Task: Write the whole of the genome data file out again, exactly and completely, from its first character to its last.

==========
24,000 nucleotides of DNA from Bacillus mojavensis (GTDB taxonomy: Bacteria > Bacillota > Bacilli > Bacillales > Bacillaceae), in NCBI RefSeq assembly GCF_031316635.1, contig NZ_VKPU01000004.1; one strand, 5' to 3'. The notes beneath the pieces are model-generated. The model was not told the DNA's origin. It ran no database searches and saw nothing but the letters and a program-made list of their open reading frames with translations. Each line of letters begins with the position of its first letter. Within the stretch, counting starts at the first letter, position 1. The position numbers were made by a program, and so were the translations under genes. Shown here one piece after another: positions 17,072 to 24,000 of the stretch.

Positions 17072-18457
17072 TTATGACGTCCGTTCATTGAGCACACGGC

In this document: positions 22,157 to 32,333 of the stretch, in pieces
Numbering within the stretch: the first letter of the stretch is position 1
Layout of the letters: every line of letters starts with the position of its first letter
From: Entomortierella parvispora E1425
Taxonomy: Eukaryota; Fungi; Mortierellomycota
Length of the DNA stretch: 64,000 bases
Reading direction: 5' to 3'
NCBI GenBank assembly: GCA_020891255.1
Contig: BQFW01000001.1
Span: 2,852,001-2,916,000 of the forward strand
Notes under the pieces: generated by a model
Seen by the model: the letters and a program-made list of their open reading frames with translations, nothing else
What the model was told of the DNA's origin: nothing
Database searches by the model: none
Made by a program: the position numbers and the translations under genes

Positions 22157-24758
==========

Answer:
24,000 nucleotides of DNA from Bacillus mojavensis (GTDB taxonomy: Bacteria > Bacillota > Bacilli > Bacillales > Bacillaceae), in NCBI RefSeq assembly GCF_031316635.1, contig NZ_VKPU01000004.1; one strand, 5' to 3'. The notes beneath the pieces are model-generated. The model was not told the DNA's origin. It ran no database searches and saw nothing but the letters and a program-made list of their open reading frames with translations. Each line of letters begins with the position of its first letter. Within the stretch, counting starts at the first letter, position 1. The position numbers were made by a program, and so were the translations under genes. Shown here one piece after another: positions 17,072 to 24,000 of the stretch.

Positions 17072-18457
17072 TTATGACGTCCGTTCATTGAGCACACGGC

In this document: positions 22,157 to 32,333 of the stretch, in pieces
Numbering within the stretch: the first letter of the stretch is position 1
Layout of the letters: every line of letters starts with the position of its first letter
From: Entomortierella parvispora E1425
Taxonomy: Eukaryota; Fungi; Mortierellomycota
Length of the DNA stretch: 64,000 bases
Reading direction: 5' to 3'
NCBI GenBank assembly: GCA_020891255.1
Contig: BQFW01000001.1
Span: 2,852,001-2,916,000 of the forward strand
Notes under the pieces: generated by a model
Seen by the model: the letters and a program-made list of their open reading frames with translations, nothing else
What the model was told of the DNA's origin: nothing
Database searches by the model: none
Made by a program: the position numbers and the translations under genes

Positions 22157-24758